Taking aim at the big guns of Irish banking was not on Doddrell’s agenda in 2011 when his employer for more than 20 years, American financial services giant GE Money, dispatched the Englishman to Dublin to oversee the wind-down of its Irish operation. When Pepper bought the business the following year, Doddrell agreed to stay on as chief executive.

As well as entry to a new market, the investment gave one of Pepper’s Australian co-founders, Pat Tuttle, a chance to explore his family’s roots in Clare during his frequent business trips to Ireland. It also allowed him refresh an old friendship with Ray Wilson, a backer of Shamrock Rovers Football Club. The duo first met as young accountants at PricewaterhouseCoopers and their friendship has paved the way for Pepper’s sponsorship of the Hoops.

Doddrell’s decision to remain in Ireland involved relocating his family, including his three youngest children, to a country whose economy was in freefall in 2012. “It was an interesting time — to put it mildly,” he said. “From a career standpoint, when there are great opportunities, you keep going.”

These opportunities arose from Ireland’s battered banks, which were under pressure to either sell off their bad loans or to outsource them to specialists such as Pepper to clean them up. As the process gathered momentum, the company grew from €750m under management in 2011 to €18bn, while the headcount increased from 130 to more than 400.

“We knew there was going to be deleveraging in the Irish market but the level took us by surprise,” said Doddrell. “What accelerated the process was the liquidation of Irish Bank Resolution Corporation in 2013.”

Its loans were parcelled out among private equity investors, many of whom have outsourced the management of the loans to Pepper. It also took over the management of mortgages belonging to foreign lenders that have quit Ireland, including Danske Bank and the former Bank of Scotland (Ireland).

The process gave Pepper a crash course in the pitfalls of lending in Ireland. “Working through these credit portfolios gives us a real insight into how not to originate loans,” said Doddrell. “You get a good market awareness of difficult geographical regions and consumer behaviour. This helps formulate your thinking about a lending strategy.”

Based on what it has seen in others’ loan books, Pepper has decided to confine itself to lending on properties located in Dublin, the commuter counties, Cork, Galway, Limerick, Ennis and Shannon. Kilkenny was added to the list last week. It avoids financing self-builds because those building their own homes are more likely to breach planning regulations, compromising collateral for lenders.

While Pepper was surprised by the fast pace of deleveraging, the process has enraged many of those whose mortgages have changed hands. They believe that they have been abandoned to anonymous vulture funds, for whom Pepper acts as a front.

These concerns are misplaced, Doddrell insists. “Selling loan portfolios is not an event that happens only in Ireland; books have been sold in their billions across Europe,” he said. “The important message that doesn’t seem to be getting across is that consumers have the same protections [after their mortgages are sold]. We’re one of the largest providers of [resolution] options that borrowers might not get before their mortgages are sold.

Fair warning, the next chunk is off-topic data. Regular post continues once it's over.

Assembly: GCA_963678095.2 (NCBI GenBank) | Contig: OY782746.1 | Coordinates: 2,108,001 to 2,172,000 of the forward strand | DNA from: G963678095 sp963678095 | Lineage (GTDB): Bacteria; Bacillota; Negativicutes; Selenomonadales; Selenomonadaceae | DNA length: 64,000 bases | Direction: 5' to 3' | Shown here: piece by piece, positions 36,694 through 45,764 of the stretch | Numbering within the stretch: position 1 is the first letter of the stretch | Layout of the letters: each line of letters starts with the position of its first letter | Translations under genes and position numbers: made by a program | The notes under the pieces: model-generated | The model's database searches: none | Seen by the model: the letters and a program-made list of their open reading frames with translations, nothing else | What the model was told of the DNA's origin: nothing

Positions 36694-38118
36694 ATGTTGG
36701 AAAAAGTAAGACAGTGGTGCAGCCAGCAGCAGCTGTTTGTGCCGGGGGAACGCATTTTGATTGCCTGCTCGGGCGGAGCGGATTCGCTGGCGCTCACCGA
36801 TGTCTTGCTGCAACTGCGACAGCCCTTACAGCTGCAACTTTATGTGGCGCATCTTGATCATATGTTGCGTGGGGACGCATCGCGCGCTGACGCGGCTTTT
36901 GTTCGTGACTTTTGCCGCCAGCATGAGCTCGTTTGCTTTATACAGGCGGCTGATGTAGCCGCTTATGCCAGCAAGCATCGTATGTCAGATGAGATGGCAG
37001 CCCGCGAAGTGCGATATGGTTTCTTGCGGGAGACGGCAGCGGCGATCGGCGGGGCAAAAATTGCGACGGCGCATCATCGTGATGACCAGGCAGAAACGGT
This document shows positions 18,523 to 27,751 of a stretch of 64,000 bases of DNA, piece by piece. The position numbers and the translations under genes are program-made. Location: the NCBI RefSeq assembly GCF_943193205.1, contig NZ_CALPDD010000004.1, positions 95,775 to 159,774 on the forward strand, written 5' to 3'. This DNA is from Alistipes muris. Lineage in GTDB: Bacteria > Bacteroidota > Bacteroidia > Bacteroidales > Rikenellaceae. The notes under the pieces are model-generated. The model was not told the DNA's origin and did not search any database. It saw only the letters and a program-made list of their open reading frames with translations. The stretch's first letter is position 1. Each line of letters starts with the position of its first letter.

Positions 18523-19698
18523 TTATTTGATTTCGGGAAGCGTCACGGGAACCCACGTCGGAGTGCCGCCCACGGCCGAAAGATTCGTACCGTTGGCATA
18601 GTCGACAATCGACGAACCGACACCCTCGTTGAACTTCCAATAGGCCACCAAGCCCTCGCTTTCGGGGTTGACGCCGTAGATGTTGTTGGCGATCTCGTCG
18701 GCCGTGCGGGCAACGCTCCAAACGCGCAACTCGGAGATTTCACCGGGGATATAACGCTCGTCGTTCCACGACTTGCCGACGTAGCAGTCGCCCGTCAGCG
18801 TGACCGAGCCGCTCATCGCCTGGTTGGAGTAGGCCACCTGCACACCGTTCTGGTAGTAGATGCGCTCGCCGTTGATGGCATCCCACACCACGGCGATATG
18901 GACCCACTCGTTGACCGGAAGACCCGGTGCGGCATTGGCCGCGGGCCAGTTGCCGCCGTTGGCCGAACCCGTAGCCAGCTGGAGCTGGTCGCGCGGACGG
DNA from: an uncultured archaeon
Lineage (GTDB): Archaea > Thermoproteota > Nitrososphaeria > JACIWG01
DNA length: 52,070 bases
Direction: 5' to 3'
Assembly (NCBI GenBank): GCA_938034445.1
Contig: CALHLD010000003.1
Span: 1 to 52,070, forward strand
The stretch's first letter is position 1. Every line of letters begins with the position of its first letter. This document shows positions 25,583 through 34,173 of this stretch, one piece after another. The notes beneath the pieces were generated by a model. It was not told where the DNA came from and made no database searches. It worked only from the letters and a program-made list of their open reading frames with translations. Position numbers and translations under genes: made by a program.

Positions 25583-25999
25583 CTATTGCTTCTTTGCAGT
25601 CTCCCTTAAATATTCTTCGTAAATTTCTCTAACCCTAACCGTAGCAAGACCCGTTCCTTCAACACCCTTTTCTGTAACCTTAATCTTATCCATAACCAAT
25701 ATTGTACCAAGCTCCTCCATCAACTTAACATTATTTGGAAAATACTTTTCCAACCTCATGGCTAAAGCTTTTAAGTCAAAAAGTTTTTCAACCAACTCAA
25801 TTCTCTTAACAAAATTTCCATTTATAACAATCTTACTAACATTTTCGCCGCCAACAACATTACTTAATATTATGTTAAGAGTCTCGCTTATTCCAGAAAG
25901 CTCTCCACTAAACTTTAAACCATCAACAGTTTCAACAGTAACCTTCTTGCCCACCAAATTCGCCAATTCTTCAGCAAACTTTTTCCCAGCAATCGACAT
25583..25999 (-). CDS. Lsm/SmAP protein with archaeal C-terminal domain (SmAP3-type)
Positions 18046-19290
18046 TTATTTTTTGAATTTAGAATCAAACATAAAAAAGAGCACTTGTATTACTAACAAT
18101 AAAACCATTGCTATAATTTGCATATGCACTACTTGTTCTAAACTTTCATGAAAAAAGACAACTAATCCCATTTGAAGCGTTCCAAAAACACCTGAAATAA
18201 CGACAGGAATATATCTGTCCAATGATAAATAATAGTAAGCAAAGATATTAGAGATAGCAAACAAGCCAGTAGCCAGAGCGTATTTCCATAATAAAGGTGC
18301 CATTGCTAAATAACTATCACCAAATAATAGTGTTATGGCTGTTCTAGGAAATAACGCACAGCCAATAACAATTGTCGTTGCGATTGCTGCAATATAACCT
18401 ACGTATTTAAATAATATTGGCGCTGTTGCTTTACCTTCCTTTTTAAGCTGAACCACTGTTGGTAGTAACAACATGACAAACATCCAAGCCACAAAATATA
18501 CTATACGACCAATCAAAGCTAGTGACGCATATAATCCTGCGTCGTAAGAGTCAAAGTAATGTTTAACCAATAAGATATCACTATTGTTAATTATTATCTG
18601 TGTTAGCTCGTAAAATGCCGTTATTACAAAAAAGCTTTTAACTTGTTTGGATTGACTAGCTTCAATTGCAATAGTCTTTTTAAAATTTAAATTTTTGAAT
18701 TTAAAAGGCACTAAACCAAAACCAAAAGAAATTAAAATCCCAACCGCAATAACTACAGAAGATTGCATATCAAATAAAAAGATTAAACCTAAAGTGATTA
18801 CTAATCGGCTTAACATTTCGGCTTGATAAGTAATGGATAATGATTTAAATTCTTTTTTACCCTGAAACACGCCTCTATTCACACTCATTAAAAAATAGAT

“You might take the view that you’re going to get more options by being sold because the new owner is more prepared to do you a deal. If your mortgage is with a state-owned bank, it might not be able to offer so much flexibility.”

Some mortgages are beyond redemption, however. While this inevitably results in repossession in other countries, the Irish courts have been extremely reluctant to evict borrowers from their homes, even when their mortgages are hopelessly in arrears.

This explains why mortgages cost more in Ireland than elsewhere, according to Doddrell. “There’s a risk premium for operating in Ireland — adding somewhere between 1 and 1.5 percentage points to mortgage rates — because the enforcement process is not as clear or speedy as elsewhere.

“It makes it a real challenge to work out non-performing loans.”

Like other lenders, he takes a dim view of legislation currently before the Dail aimed at reducing the risk premium by placing a cap on the mortgage rates that lenders are able to charge. “I would see this as really negative. It puts people off if you dictate at what level they can play.”

Could the move cause Pepper to rethink its commitment to lending in Ireland? “If the legislation said rates could be no more than 2.75%, for example, I would have a problem. But I think every other lender would have a problem too. We’ll deal with the legislation as it comes in. You react and you adapt your business model accordingly.”

Tweaking the business model, though, could prove a lot trickier than touching up the company logo.

Vital Statistics
Age: 48
Home: Cornwall in the UK and Portmarnock in Dublin
Family: Married with four children
Education: BA (hons) in business studies from the University of Hertfordshire; ACMA-designated chartered accountant
Favourite book: The Big Scratch by Peter DiTomaso — Peter used to work for me
Favourite film: The Great Escape
Working Day
Depends on the day but usually I’m in the office by 7.30am and back home for dinner with the family around 7.30pm – always subject to the Dublin traffic
Time with the family, Formula One and a variety of sports, including Liverpool FC and rugby.